There appears to be no open interest in MLPN options, but NASDAQ data does show reasonable bid/ask spreads. That said, the option premiums are quite small; a December 25 call, barely out of the money offers only a bid of .30, a 1.2% return for a very small gain, considering the expected dividend of only about .60-.65 over the same time period. MLPN might be a stock to avoid with a covered call or cash-secured put strategy.
iShares Dow Jones Select Dividend Index Fund (DVY)
Closing Price 7/1: $53.68
Yield (ttm): 3.398%
DVY is one of the largest and most traded dividend ETFs (and definitely the largest on this list). It is designed to track the Dow Jones Select Dividend Index, which selects 100 stocks "by dividend yield, subject to screens for dividend per-share growth rate, dividend payout ratio and average daily dollar trading volume," according to the Dow Jones factsheet available at their website. The stocks are then weighted by annual dividend.
Because of its popularity, DVY offers good spreads and liquidity in its options, making it one of the most appropriate for a potential hedged bull strategy. A Dec 56 call is bid at .65, adding 1.2% (2.5% annualized) to our returns, with gains (including dividends) on the top end over 7%. A cash-secured Dec 50 put, bid at $1.05, offers 2.1% return (4.5% annualized) with the downside of owning DVY at $48.95 with, most likely, a higher yield.
JP Morgan Alerian MLP Index ETN (AMJ)
Closing Price 7/1: $37.30
Yield (ttm): 4.947%
Like AMLP and MPLN, AMJ is a product that tracks an index of energy-focused master limited partnerships. Again, please note that AMJ is an ETN, not an ETF. The December 38 call is bid at .50, adding 1.4% (about 3% annualized) to our return.
SPDR S&P Dividend ETF (SDY)
Closing Price 7/1: $54.84
Yield (ttm): 3.219%
SDY tracks the S&P High Yield Dividend Aristocrats Index, which consists of the 60 highest yielding members of the S&P Composite 1500 who have increased their dividends annually for 25 years or more. Top holdings as of June 30 include Pitney Bowes (PBI), Centurylink (CTL), and HCP Inc. (HCP), according to the SPDRS website. SDY is also well-traded (average daily volume over half a million shares.)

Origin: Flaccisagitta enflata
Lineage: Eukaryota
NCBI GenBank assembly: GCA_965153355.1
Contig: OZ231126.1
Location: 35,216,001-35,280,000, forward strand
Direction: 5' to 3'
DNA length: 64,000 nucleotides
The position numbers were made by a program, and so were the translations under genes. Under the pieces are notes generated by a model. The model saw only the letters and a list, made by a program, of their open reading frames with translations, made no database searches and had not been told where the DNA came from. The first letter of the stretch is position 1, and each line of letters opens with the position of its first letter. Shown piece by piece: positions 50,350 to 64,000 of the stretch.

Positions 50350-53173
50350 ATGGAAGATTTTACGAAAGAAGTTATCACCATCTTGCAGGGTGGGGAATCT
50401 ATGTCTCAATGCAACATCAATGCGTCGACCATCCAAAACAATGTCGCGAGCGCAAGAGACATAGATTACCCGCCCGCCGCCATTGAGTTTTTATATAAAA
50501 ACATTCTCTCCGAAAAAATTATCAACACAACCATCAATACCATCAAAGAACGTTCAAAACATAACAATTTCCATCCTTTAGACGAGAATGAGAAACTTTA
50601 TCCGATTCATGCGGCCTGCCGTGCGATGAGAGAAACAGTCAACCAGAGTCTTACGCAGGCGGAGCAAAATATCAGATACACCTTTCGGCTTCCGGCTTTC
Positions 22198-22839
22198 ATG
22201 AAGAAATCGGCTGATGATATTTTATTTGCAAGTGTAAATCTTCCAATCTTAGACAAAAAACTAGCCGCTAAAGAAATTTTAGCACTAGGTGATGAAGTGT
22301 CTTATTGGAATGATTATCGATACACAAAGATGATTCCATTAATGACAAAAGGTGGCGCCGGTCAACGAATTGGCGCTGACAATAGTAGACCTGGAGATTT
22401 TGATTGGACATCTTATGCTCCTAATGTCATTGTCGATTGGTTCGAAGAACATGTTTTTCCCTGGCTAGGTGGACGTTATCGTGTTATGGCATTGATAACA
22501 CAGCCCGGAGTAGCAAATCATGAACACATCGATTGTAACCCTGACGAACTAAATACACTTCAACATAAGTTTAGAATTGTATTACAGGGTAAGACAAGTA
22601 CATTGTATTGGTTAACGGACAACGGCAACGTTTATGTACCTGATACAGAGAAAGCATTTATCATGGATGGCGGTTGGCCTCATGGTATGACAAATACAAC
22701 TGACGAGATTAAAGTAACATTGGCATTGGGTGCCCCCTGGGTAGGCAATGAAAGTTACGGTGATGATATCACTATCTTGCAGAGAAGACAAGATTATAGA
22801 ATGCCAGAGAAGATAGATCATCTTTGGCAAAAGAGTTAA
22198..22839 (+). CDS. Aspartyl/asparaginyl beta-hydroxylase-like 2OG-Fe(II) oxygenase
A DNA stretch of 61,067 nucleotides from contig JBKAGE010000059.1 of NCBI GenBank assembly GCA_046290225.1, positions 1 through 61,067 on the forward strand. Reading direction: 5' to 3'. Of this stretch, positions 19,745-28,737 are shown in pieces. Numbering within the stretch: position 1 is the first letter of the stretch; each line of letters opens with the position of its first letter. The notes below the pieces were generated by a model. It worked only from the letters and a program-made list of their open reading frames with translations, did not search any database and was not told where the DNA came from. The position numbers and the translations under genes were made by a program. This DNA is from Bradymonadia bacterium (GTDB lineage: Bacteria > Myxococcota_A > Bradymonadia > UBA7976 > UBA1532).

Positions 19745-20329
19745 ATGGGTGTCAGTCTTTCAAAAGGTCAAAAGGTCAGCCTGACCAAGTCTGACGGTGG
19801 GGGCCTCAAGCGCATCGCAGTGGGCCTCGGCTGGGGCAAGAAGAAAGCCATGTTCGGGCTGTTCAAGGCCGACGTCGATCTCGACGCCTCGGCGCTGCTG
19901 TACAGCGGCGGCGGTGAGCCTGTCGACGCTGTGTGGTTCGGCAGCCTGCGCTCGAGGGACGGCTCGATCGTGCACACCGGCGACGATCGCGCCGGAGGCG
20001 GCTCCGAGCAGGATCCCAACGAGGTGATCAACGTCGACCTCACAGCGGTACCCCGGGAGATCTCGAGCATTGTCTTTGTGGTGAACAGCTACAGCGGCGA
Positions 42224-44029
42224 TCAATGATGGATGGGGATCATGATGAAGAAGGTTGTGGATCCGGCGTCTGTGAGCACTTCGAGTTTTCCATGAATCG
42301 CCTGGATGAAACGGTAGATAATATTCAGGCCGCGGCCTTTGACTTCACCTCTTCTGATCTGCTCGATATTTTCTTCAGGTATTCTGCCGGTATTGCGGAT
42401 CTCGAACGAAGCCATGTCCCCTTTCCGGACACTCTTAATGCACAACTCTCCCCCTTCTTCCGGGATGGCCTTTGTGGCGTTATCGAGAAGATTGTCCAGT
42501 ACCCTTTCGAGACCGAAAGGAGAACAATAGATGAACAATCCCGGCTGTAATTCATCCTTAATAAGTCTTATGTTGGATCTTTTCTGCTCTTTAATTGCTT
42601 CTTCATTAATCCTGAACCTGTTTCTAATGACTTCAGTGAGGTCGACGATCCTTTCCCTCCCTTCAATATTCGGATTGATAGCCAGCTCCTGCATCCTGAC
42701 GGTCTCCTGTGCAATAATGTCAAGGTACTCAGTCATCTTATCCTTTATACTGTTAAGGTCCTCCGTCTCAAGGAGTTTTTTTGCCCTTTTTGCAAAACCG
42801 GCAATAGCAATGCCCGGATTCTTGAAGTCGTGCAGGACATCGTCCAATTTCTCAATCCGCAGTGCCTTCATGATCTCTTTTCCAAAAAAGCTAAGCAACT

Unfortunately, SDY's trading volume has not transferred over to its option chain. Open interest is spotty at best, and spreads on the longer term options can be problematic. But the short-options may be worth looking at; for example, the Aug 55 call, nearly at the money, offers a 1.2% bump on a 7-week trade (though there is no dividend payment made in the interim).
Vanguard High Dividend Yield ETF (VYM)
Closing Price 6/30:
Yield (ttm): 2.745%
VYM also has very little open interest in its options and some spread issues, particularly with the January options.
WisdomTree Japan SmallCap Dividend Fund (DFJ)
Closing Price 6/30:
Yield (ttm): 2.222%
DFJ obviously presents some risk, as it focuses solely on a country ravaged just months ago by a devastating natural disaster. The ETF has struggled over its 5-year history as well, with a 9 percent loss since its inception just over five years ago. However, for the contrarian investor or one looking for international exposure, DFJ could be an interesting play. DFJ likewise has spotty open interest, but some interesting plays; the Sep 45 offers 1.2% (about 5% annualized).
Once again, this is neither a comprehensive list or a group of recommended targets, just some ideas for research when income investors are considering a covered call strategy to maximize their yield.